Evidence Processing: Computer Autopsy

Part 2 of a series on seizing and handling compter evidence. The basics of computer evidence processing.

by / September 30, 1997 0
Forensic computer science deals with the preservation and processing of computer evidence. Forensics is basically applying science to the evidentiary process. In the case of computer evidence, the science is computer science and the evidence is data stored in any number of forms on a variety of computer storage media. Some have likened computer forensics to the autopsy of a computer. Precision and accuracy are essential in the processing of computer evidence, and this cannot be achieved without using the right set of tools. To do otherwise would be like trying to do brain surgery with a pocket knife.

Law enforcement agencies are woefully underfunded. This is especially true regarding computer evidence and related technology issues. It is tough enough for law enforcement management to pay salaries and keep a fleet of vehicles running in these tight budgetary times. However, computer evidence is here to stay, and every law enforcement agency will have to deal with computer evidence issues in time. The good news is that the price of computer technology is at an all-time low. An adequate setup that meets the minimum requirements for most small law enforcement departments can be purchased for under $6,000. This includes both computer hardware and software.

Back Up

It is important to preserve computer evidence and safely transport the seized computer to a secure location so a bit stream backup can be made of all computer media. This is required before processing the evidence to avoid triggering potential destructive processes that may have been planted in the computer by the crooks. It also avoids the accidental overwrite of data stored in the form of erased files, in the Windows swap file and in file slack. To process computer evidence without making bit stream backup of the "best evidence" is playing with fire. You are going to get burned badly at some point. The catch is that you must have the proper tools before the evidence can be backed up and processed.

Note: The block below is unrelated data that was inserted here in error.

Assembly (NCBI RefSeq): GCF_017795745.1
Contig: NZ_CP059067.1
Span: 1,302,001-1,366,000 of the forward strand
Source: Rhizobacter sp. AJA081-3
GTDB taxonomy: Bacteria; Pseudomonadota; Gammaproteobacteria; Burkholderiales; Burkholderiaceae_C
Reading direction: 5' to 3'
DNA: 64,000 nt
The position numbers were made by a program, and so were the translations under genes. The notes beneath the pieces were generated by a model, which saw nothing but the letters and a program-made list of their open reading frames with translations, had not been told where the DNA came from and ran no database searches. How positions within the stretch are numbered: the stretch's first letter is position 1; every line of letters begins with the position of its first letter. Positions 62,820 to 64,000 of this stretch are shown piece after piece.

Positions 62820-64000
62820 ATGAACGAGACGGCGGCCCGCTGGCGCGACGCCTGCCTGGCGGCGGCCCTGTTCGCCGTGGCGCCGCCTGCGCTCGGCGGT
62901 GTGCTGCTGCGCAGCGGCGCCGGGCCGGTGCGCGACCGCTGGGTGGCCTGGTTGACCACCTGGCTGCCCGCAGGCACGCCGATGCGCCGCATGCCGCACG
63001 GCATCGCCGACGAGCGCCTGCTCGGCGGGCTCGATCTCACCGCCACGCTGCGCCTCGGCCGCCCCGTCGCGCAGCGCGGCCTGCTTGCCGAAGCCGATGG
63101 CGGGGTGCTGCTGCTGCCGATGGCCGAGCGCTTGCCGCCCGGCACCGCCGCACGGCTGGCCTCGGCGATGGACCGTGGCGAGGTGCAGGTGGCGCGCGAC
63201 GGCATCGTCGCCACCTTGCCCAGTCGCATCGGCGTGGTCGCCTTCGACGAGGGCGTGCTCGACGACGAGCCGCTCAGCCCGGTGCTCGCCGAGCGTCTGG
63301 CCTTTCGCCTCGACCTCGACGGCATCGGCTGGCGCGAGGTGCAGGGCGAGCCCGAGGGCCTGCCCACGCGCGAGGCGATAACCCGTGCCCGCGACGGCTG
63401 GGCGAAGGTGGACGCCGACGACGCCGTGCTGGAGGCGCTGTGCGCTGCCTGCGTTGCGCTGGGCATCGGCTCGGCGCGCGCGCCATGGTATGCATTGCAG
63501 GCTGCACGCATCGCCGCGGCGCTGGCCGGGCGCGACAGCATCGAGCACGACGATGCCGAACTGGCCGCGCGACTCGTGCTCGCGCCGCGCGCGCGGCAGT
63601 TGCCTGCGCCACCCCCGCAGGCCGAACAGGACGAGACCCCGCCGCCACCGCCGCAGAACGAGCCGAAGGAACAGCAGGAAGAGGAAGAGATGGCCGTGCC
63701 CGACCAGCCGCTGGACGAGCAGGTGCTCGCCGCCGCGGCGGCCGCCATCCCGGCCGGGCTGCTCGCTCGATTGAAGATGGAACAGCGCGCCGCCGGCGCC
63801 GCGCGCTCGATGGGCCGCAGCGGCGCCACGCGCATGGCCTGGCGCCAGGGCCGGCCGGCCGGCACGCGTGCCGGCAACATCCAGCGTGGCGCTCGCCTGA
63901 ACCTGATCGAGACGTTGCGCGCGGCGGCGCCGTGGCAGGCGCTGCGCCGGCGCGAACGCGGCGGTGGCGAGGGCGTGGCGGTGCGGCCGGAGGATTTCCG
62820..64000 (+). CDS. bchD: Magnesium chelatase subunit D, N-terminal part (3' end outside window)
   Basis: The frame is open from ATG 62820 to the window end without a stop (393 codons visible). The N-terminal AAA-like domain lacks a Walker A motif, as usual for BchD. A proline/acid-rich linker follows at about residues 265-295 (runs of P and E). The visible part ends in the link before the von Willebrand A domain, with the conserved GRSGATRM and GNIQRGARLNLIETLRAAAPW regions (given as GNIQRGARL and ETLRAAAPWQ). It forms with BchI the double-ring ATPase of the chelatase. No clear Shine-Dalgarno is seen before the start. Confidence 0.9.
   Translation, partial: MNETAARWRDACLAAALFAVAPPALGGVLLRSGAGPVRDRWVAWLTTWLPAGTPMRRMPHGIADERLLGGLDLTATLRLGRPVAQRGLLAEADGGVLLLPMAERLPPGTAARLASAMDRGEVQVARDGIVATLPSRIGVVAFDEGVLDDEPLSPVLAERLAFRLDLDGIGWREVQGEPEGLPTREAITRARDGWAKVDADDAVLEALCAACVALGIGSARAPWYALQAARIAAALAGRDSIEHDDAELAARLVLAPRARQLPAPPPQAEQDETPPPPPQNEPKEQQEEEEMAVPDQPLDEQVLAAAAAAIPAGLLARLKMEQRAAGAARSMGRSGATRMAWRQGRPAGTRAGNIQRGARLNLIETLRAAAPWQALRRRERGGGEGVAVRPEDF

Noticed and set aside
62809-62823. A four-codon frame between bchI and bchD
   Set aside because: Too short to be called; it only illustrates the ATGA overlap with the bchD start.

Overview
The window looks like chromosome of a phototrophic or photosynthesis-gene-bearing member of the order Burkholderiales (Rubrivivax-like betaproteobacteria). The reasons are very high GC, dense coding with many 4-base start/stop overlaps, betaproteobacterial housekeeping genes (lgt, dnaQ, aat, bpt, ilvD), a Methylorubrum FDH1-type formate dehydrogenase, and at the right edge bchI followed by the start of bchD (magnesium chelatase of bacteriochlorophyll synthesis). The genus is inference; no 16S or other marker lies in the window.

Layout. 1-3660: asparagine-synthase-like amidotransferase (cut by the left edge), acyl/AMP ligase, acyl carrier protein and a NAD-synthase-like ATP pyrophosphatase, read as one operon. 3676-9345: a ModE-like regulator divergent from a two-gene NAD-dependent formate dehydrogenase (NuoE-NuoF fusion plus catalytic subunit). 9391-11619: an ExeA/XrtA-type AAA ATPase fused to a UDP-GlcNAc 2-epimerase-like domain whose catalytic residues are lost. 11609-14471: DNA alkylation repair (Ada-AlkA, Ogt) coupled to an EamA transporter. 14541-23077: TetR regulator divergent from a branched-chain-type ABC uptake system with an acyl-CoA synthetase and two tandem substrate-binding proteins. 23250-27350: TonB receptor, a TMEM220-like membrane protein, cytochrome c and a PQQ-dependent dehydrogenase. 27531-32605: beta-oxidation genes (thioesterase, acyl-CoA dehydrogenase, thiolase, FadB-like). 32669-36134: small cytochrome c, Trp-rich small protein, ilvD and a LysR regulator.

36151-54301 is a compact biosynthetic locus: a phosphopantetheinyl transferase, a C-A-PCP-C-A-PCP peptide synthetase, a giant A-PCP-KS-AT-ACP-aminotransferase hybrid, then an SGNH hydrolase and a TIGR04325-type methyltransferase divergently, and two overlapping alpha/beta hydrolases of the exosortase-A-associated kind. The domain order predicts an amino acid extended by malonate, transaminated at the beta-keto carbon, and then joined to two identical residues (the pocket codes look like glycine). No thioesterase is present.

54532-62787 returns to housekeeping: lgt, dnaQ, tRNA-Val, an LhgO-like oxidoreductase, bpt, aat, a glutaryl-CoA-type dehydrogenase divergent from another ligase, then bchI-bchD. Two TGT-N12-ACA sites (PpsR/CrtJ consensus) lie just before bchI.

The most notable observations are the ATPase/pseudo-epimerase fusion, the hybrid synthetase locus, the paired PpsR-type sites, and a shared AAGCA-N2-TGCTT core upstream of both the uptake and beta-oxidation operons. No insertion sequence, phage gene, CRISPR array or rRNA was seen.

The price of computer hard-disk drives has dropped substantially over the past year. As a result, forensic computer specialists are encountering large volumes of potential data stored on huge hard-disk drives. To put this in perspective, 10 years ago, a 20 megabyte hard disk-drive was considered standard. Today, it is not uncommon for a desktop computer to have multiple hard-disk drives with storage capacities exceeding 2 gigabytes (GB) per drive. For those unfamiliar with these terms, a 20 megabyte hard-disk drive has the capacity to store approximately 20 million characters of data. A 2GB hard-disk drive has the capacity to store approximately 100 times that capacity. To make matters worse, from a computer evidence standpoint, 5GB hard-disk drives are now available and will surely find their way into police evidence lockers.

These small storage devices are not much bigger than a deck of cards, but they have the potential of storing the content of hundreds of thousands of printed pages. For these reasons, plan on spending some money on computer hard-disk drives and storage media.

Even after making a bit stream backup, processing should rarely be done on the seized computer. To do so could subject the seized computer to excessive wear and tear. Your worst nightmare might involve your expert testimony in court about how you came to break the subject computer. To avoid living this nightmare, always plan on restoring bit stream backup, made from the seized computer, to a law enforcement computer. A lightning fast computer is normally not required. With the exception of some specialized automated fuzzy logic forensic tools, most forensic software tools operate quite nicely on lower-end Pentium-based computers or the equivalent, e.g. Pentium 133MHZ to 150MHZ. However, plenty of storage capacity is a requirement, and it is also a good idea to buy at least 64MB of Random Access Memory (RAM) to ensure that you can run and evaluate the software retrieved from the seized computer.